ISSN: 1935-1232 (P)

ISSN: 1941-2010 (E)

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Citations : 5129

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A Pilot Study of Cultural/Racial Differences in Patient Perspectives on Long-Acting Injectable Antipsychotics for the Treatment of Schizophrenia
Author(s): Steven G. Potkin, Rimal Bera, Anna Eramo, Gina Lau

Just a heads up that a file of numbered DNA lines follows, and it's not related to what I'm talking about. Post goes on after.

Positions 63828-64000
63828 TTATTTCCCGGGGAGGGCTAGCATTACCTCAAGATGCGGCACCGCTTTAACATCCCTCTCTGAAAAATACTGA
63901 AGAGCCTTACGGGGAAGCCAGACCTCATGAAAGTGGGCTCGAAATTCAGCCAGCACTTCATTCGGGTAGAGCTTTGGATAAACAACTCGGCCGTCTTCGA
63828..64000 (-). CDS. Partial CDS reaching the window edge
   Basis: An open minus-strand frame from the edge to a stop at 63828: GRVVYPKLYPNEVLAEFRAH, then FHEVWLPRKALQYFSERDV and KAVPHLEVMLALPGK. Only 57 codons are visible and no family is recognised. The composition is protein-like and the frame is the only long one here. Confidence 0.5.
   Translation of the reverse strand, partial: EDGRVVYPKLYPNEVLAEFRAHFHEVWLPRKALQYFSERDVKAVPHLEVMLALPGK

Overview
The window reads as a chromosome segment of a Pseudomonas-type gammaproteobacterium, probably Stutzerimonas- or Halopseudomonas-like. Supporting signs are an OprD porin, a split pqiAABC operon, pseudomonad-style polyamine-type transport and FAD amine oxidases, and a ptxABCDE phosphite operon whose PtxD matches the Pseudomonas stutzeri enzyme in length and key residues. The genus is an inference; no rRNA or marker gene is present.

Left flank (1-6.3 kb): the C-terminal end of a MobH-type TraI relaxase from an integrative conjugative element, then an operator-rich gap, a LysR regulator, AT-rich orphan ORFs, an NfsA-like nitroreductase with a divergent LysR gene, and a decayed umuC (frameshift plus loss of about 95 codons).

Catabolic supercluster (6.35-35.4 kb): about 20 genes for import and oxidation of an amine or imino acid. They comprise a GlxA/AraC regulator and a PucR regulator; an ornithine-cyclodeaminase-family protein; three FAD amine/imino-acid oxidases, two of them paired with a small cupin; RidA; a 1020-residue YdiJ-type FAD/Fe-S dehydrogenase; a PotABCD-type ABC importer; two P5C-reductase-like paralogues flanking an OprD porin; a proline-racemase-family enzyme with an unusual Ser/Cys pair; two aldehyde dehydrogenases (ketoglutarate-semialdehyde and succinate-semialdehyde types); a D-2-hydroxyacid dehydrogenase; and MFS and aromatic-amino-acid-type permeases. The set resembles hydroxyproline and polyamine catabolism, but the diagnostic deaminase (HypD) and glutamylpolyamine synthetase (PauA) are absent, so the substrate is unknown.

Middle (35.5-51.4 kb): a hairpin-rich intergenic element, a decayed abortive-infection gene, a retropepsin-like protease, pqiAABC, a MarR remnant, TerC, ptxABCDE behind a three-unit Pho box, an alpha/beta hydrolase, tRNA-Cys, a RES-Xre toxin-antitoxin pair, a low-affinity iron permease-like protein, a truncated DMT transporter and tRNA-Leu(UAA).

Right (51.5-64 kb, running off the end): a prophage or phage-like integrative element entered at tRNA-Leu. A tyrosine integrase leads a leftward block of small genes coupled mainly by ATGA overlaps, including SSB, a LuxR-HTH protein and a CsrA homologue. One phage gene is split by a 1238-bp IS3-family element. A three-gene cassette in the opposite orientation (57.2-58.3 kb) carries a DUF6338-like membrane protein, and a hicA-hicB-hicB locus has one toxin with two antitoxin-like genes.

Objective: Long-acting injectable (LAI) antipsychotics improve treatment outcomes in patients with schizophrenia but are often reserved for only the most severely affected or nonadherent. Studies show cultural/racial differences in prescribing. This pilot study examined prescriber-patient interactions and cultural/racial differences in perceptions of LAIs among patients. Methods: A linguist analyzed 120 prescriber-patient conversations representing selected patient cultural/racial subgroups (European American, African American, Latino American; n=40 each) to identify similarities and differences in conceptualization and attitudes toward LAIs. Results: Of 35 LAI-naive patients offered LAIs, 9% (3/35) responded favorably, 46% (16/35) were neutral/passive, and 46% (16/35) had concerns or viewed LAIs as unfavorable. Among LAI-naive patients, favorable or neutral/passive responses were reported for 50% (7/14) of European Americans, 63% (10/16) of African Americans, and 40% (2/5) of Latino Americans. The majority of LAI-naive patients (57% [20/35]) accepted LAI prescriptions, including 53% (17/32) of those who initially were neutral/passive or refused treatment (European American, 42% [5/12]; African American, 53% [8/15]; Latino American, 80% [4/5]). Fifty-seven percent (68/120) of patients expressed treatment goals. Goals of positive/negative symptom control were associated with positive attitudes toward LAIs while patients with goals focused on control of anxiety and insomnia tended to have negative attitudes toward LAIs. Latino-American patients who expressed treatment goals seemed more focused on discomfort control (67% [12/18]); goals of European Americans and African Americans were more equally distributed. Conclusions: Equal numbers of LAI-naive patients had unfavorable/concerned or neutral/passive attitudes toward treatment; relatively few patients responded favorably. The limited sample size precludes cultural/racialspecific conclusions.